Sometimes, when all the design work is done, the heating element is too fragile for either the assembly process, or field operation. This can occur when making a low wattage heater that uses a high voltage. In these cases the element needs to be more robust but the design won’t allow it. One solution is to use a diode in series with the heating element. The diode will reduce the applied energy to the heater for any given voltage and allow a larger lower resistance heating element to be used. Naturally, this is not applicable to DC-powered heaters.
How it works:
A diode blocks half of each cycle in the incoming AC voltage wave. This means that there is no power dissipated or applied during those half cycles. So while the applied voltage remains the same as the application requirements, the power reaching the heating element is cut in half. As a result, a larger tougher element with half the resistance is now useable to meet the application wattage.
Vrms is the application supply voltage - (Vpk = Vrms * 1.414)
Vrms’ is the volts RMS applied with a diode
W is the application wattage
W’ is the wattage with a diode
R is the originally calculated resistance
R’ is the required resistance to get the same wattage with a diode
Neglecting the .7v diode junction drop for simplicity, we get the following change in voltage applied to the heating element:
Vrms’ = Vrms *.707 or equivalently Vrms’ = Vpk / 2
Given that W= V^2 / R the result is W’ = ½ W
So, R’ will have to be half of the original design R to get the same wattage with a diode.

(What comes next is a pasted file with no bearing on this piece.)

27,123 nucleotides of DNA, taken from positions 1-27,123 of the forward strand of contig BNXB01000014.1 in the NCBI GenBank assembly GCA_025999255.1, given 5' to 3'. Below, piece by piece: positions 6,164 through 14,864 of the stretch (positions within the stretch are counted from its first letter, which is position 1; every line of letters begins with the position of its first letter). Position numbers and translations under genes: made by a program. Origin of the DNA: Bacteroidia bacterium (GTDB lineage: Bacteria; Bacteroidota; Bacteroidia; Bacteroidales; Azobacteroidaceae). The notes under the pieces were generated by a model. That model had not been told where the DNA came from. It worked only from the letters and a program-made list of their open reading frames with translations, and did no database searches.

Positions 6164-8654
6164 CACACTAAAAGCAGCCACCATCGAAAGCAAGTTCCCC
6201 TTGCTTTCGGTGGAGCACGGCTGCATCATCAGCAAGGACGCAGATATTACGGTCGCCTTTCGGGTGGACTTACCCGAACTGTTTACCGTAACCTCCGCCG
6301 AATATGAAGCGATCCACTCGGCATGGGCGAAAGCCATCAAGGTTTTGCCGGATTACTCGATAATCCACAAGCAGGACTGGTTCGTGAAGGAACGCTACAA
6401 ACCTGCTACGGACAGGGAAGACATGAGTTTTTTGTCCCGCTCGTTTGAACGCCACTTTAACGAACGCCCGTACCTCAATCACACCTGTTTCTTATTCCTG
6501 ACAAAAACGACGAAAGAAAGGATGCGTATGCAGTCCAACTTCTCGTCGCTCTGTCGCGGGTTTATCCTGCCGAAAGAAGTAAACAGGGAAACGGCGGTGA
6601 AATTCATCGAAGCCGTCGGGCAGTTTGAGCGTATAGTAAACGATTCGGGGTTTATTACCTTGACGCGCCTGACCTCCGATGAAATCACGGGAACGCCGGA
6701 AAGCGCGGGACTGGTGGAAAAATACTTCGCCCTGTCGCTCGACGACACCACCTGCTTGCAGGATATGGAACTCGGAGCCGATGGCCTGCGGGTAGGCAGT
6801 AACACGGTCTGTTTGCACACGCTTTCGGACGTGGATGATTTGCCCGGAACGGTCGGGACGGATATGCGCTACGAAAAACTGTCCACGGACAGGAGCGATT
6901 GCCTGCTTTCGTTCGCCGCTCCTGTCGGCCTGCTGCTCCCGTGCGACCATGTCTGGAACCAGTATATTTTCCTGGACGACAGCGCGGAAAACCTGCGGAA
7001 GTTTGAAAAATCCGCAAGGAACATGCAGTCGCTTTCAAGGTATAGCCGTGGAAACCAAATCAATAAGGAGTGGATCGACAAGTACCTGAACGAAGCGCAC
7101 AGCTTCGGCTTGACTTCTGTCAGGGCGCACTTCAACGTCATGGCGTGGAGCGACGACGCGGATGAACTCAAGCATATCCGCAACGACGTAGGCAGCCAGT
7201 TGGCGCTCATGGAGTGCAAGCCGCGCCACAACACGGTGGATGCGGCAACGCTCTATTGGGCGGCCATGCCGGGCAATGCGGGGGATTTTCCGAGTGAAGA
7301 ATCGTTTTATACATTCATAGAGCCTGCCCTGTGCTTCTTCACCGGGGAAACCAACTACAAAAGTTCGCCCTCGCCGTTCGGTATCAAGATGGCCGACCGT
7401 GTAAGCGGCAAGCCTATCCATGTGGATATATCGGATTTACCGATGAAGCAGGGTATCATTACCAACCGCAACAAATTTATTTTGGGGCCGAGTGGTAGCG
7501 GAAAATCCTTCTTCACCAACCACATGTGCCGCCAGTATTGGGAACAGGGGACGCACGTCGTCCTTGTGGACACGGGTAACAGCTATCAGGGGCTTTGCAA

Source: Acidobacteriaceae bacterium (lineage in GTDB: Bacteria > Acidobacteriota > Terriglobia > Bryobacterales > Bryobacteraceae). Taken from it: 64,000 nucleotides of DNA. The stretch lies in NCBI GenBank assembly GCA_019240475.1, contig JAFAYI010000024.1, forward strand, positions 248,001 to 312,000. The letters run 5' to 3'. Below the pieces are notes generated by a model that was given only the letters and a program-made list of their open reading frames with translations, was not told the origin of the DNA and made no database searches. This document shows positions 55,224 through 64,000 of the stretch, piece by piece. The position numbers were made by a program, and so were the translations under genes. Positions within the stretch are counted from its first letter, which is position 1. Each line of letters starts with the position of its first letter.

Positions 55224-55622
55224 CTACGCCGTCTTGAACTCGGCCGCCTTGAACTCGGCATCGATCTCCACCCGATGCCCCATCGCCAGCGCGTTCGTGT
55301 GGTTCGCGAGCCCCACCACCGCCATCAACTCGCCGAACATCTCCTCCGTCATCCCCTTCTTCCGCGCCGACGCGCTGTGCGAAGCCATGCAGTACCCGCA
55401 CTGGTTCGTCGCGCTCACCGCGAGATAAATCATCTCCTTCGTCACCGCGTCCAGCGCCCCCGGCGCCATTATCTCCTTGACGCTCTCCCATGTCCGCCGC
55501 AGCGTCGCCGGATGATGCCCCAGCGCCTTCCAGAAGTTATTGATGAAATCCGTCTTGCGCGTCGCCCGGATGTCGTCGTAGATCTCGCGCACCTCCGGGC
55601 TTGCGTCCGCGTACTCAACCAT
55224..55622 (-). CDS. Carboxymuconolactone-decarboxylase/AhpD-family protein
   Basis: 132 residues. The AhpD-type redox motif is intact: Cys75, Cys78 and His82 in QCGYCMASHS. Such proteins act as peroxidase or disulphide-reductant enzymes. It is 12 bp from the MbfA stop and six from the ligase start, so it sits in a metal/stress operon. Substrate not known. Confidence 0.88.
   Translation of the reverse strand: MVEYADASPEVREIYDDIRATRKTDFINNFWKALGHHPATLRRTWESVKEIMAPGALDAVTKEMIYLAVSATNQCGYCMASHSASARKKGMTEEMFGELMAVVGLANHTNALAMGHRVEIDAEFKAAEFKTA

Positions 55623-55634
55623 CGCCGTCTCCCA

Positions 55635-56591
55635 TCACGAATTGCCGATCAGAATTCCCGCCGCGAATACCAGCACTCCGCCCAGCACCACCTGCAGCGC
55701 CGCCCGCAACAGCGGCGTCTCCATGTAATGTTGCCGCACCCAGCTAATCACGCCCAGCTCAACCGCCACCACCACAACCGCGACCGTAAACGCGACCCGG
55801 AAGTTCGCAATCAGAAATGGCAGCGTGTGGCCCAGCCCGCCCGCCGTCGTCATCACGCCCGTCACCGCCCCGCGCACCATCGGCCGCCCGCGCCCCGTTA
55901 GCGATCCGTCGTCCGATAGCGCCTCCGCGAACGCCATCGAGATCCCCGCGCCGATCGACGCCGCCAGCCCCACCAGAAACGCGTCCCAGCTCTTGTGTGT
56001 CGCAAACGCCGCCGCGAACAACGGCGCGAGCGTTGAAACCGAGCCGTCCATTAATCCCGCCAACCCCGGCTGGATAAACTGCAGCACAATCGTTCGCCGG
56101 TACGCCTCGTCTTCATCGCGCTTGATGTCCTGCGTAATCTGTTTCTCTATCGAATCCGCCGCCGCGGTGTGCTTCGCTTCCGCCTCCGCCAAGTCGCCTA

The diode must be able to withstand the peak reverse voltage for the life of the heater. Any diode selected should probably have a Reverse Breakdown Voltage (Vbr) of at least twice the(not the RMS ) of the application voltage. The diode must be able to withstand the peak heater current, for the diode that’s the rated Forward Current or If. Therefore If must be greater than Ipk, where Ipk = Vpk / R’.
Here’s the Catch:
First, once the heater is assembled you can’t check the coil resistance through the diode. If you need to check it you must find a way to test that doesn’t include the diode in the circuit. Second, the calculations shown above seem simple enough but you cannot confirm them with a handheld meter. After contacting a manufacturer of True RMS meters, they verified that no handheld meter will produce accurate readings with half the waveform missing since they cannot do the actual integration of the waveform. So you have to trust the calculations or rely on an oscilloscope to measure the results.
The photos below illustrate the use of an oscilloscope and the problems with a handheld meter:
Variac setting showing 30 Vac
Peak voltage shown in upper right (30Vac * 1.414 = 42.4 vac).
The scope can integrate the waveform to produce an accurate RMS result:
RMS voltage is shown in the upper right
((42.4 - 0.7) / 2) = 20.85
True RMS meter reading Vac and Vdc
The readings are completely inaccurate.
While there are certainly some testing difficulties to overcome when using a diode, it is an easy way to make a fragile heating element more robust.